Tobago

Tobago
Horizon at Sandy Point

Saturday, January 4, 2014

To recycle or not

My neighbour wrote me this note yesterday, "I have decided to start recycling and need some guide lines to what can recycle. Tins? Are they recyclable?"

Yes, Gina, cans are recyclable. Plastics are recyclable. Newspapers are recyclable. Cardboard, styrofoam, wood, metal, even food scraps are recyclable. To recycle means "to convert to reusable material." Everything we use can be converted to be reused. Some things require a process of collection to have a mass in order to be recycled in human terms. But in simple terms, the average householder can recycle most things within their space. And in planetary terms, the earth is the great recycler: absorbing and storing, and through processes that involve what we call "nature" - chemical, animal or molecular reactions - converting everything for use or reuse.

The need to see all that's around us in these terms becomes more pressing the more people on the face of the earth. There are now seven billion of us; and growing. Unless we can limit our consumption, use less, re-use and recycle, the earth will surely find ways to limit us, re-use us and remove our excesses. These are the challenges that occupy scientists of climate change and global warming. But enough of why you should recycle. Fortunately, there are systems for "converting to reuse" many household items. And what we can't yet recycle or reuse, we need to think hard about reducing or refusing to use.

So look around your home (or office or shop) and start seeing everything in terms of recycling.

Plastics: Plastikeep, a local Trinidad NGO, collects all plastics. These include styrofoam - in large or pellet form, used to package small or large appliances, meat, vegetables and fresh food - plastic bottles and their caps, bags, egg cartons etc.

Cardboard and newspapers: these are collected to remake paper and cardboard containers. Bale them with string so that they are easy to transport.

Beverage and food cans: these containers are crushed to remake other cans.

Glass: Carib Glass has long been collecting used glass bottles. They reuse their own beer bottles. The ones with the crown are returnable. In periods of high demand - Christmas and Carnival - the company also produces non-returnable beer bottles, but these are recyclable, and should be collected for the recycling bins.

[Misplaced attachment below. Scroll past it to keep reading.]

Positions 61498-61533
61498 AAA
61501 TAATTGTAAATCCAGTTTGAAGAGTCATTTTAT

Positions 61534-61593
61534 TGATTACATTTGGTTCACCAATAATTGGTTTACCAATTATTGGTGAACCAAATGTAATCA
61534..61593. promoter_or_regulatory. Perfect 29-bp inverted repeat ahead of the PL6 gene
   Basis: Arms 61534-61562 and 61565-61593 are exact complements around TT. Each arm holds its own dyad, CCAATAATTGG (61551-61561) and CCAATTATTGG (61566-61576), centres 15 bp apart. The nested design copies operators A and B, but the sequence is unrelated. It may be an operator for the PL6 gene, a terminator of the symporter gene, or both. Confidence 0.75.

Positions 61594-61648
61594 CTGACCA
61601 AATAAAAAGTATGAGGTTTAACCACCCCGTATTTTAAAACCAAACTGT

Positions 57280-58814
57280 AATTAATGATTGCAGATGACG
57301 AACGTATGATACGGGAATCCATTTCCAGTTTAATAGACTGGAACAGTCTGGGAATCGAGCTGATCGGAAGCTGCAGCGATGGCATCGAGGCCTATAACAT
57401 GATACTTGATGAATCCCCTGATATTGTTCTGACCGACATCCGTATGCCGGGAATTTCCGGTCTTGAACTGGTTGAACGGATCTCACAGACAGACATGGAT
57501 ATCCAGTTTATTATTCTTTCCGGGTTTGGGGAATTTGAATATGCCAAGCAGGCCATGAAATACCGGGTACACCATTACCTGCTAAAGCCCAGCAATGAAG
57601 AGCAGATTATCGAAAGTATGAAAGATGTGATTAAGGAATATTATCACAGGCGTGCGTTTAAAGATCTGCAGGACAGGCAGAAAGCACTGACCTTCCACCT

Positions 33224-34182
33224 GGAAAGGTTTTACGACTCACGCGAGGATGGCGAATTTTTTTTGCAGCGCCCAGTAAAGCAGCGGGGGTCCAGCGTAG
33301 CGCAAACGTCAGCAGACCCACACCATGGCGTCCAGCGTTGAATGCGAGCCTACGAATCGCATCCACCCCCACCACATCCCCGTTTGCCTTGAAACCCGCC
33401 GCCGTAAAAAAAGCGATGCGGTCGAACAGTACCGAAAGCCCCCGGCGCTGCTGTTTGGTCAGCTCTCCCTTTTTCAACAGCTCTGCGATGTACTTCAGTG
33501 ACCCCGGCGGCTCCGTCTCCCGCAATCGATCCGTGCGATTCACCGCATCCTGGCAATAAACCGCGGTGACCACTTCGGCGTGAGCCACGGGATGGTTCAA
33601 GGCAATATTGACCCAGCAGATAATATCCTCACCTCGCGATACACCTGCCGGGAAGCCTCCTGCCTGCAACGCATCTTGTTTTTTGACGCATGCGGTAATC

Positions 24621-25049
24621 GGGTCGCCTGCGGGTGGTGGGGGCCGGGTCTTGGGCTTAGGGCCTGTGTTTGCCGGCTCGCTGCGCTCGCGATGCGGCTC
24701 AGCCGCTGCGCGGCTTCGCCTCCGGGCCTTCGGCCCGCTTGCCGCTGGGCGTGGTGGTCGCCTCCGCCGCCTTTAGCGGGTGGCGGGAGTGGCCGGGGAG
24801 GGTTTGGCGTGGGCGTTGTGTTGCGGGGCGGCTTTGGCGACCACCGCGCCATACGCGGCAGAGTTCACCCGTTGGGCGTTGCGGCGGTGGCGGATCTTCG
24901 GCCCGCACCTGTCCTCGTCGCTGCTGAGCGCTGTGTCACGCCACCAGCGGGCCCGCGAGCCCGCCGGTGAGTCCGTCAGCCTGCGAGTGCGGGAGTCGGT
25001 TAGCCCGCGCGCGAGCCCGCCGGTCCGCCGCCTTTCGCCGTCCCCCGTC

Tetrapaks: It's Up To MEnvironmental has installed bins to collect these containers which were created to keep juices and milk products fresh on the shelves.

In my own home, I have a space designated for recyclables. A bin for bottles, a bin for cardboard. A bag for cans. A bag for plastics. I stack up newspapers, and break down cardboard boxes into flats. And since this is a place inside my home, this corner has to be kept neat and tidy. This means that all containers are rinsed before storing. We are fortunate to have pick up of our sorted recyclables every two weeks, so our part in "saving the environment" is relatively simple.

Recycling becomes a way of living: of thinking about the others on the face of the earth. Soon, you do not pick up anything in a shop without thinking of its component parts. You reduce consumption. You reuse - I remember my parents using sheets and towels until they were almost threadbare, and then they became floor cloths, or dog cloths. In other cultures, they created quilts and beautiful rag rugs. And you recycle.

Your mantra becomes:
Refuse - resist the sales and consumerism, refuse to buy what you don't need.
Reduce waste.
Reuse what you already have; or find another use for it.
Recycle - clean, collect your waste to be pooled and converted into useful raw materials.

Remember, fruit, vegetable and food waste can be composted.

So, Gina, we are happy to welcome you to the happy band of recyclers.




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